What does, a salt dome, pepper pods and a 200 acre jungle have in common? A trip to Avery Island, Louisiana, and a good time!
The salt dome extends eight miles beneath the earth’s surface and its protruding “island” part of the formation rising above the surface is Avery Island.
The pepper pods, obtained shortly after the Civil War, are special capsicum peppers. Seeds from these capsicum peppers, grown on the Island, are exported to Central and South America, where tabasco peppers are cultivated and harvested.
The 200 acre jungle is home to the world’s most beautiful sanctuaries for the preservation and study of flora and fauna. Edward McIlhenny, son of Tabasco sauce inventor Edmund McIlhenny, was a noted naturalist and explorer and decades ago he cultivated what is today called The Jungle Gardens of Avery Island.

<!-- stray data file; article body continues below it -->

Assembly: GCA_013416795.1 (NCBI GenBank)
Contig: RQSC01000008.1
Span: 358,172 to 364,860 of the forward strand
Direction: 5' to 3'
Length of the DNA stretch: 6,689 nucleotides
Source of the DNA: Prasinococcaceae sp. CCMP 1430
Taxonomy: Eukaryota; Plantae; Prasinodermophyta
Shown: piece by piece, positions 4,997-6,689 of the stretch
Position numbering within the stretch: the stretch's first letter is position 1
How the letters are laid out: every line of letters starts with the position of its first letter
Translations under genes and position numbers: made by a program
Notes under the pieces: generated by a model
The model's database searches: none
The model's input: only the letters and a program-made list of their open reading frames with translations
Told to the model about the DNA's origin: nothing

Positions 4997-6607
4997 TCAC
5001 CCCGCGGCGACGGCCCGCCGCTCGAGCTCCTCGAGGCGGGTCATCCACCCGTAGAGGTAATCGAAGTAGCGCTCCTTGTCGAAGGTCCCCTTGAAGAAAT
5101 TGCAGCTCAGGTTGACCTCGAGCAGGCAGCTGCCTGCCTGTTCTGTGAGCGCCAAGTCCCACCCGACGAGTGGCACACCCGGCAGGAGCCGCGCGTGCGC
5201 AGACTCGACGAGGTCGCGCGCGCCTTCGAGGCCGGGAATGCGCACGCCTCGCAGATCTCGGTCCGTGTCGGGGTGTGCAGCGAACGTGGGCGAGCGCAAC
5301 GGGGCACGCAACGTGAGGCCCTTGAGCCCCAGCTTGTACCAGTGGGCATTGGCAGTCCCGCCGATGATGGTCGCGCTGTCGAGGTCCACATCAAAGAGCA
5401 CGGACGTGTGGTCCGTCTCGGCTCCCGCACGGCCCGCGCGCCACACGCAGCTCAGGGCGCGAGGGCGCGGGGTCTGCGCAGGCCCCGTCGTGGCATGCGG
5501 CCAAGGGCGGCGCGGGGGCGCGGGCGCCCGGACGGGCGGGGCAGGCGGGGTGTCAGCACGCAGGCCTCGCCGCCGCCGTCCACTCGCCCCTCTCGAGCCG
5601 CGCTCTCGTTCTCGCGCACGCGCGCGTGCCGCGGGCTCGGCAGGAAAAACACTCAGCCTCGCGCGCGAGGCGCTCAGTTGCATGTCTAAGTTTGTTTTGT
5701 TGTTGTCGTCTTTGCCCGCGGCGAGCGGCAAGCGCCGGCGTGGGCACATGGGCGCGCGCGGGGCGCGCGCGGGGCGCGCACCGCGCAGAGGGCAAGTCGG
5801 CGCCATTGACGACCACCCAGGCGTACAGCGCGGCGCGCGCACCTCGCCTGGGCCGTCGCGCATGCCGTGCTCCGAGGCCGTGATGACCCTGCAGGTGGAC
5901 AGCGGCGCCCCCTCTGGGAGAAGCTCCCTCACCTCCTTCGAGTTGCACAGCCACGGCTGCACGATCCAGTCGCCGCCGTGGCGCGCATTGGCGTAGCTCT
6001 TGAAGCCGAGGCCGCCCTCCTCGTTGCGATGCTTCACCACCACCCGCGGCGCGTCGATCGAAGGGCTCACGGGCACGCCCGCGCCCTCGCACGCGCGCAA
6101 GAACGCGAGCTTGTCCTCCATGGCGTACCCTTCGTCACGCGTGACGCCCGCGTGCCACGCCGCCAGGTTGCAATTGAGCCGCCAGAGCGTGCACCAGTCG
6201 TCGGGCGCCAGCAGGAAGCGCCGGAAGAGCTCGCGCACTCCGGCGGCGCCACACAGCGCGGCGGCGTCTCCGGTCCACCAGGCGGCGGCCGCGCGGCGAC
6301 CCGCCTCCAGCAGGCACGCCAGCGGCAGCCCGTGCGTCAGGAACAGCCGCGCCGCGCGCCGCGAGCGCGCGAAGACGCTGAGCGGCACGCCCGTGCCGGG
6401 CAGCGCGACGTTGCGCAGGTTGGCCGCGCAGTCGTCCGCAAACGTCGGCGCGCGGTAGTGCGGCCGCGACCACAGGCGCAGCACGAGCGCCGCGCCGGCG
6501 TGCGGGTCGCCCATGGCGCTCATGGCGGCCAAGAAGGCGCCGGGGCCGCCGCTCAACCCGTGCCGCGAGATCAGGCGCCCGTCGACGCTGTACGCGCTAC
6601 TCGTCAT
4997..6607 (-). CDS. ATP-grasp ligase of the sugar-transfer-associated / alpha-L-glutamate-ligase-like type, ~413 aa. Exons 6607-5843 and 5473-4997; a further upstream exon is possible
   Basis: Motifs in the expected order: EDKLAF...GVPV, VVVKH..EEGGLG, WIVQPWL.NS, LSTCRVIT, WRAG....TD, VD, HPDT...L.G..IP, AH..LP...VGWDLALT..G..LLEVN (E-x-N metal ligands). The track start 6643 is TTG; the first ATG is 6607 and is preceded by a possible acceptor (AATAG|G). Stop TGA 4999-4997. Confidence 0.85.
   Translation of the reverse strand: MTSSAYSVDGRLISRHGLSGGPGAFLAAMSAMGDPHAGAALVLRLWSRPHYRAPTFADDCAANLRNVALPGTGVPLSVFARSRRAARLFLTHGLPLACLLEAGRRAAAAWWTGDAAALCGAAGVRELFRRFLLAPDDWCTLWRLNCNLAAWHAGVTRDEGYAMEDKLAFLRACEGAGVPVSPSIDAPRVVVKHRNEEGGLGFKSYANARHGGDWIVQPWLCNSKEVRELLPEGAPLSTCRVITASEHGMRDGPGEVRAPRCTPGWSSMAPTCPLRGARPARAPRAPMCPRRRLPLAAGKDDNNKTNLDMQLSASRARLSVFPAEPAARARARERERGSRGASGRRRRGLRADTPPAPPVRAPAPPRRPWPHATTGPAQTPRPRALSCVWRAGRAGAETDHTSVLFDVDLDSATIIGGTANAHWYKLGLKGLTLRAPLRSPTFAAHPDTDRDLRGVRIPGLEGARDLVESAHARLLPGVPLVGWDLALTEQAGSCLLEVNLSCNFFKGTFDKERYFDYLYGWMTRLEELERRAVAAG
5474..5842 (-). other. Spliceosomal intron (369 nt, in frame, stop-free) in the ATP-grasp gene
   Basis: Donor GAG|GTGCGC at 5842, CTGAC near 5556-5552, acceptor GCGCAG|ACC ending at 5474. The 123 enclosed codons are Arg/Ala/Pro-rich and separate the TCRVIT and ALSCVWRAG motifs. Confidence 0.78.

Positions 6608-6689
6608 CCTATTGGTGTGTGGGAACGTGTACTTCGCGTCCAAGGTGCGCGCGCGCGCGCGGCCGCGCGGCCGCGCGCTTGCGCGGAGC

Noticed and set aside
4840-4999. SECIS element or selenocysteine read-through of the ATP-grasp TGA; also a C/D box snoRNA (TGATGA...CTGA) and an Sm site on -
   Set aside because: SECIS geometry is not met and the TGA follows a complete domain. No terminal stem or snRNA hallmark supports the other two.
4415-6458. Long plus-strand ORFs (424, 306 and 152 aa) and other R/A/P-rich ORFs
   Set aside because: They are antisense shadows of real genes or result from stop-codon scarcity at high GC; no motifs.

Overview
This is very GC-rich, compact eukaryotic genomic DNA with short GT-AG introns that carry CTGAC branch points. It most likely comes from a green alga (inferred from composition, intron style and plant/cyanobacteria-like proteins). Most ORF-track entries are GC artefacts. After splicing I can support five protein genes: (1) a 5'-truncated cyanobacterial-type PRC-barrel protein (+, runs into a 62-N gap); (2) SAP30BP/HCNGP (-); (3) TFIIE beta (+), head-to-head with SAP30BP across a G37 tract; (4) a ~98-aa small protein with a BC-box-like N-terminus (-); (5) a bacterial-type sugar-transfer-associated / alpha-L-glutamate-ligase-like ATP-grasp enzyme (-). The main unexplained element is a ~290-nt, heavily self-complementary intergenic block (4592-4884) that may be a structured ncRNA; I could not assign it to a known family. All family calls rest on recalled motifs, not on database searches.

It all began when Edmund McIlhenny cultivated a crop, invented a product over 125 years ago and founded a company on Avery Island.
As their current day brochure states. Much of the world knows about Tabasco pepper sauce.
McIlhenny Company Tabasco Sauce Brand Pepper Sauce!!
**I want to give credit for the information in this blog to the wonderful writers at Tabasco, I used their brochures in writing this blog.
Wednesday, April 2nd we traveled to Avery Island to visit Tabasco. We always have to be conscience of the time we are away from the coach, because of our two beautiful four-legged friends. So when we drove to Avery Island we needed to make a decision on what we wanted to see as we only had time to visit one of two tours. Did we want to tour the Jungle Gardens or take the Tabasco plant tour? It was not a tough decision.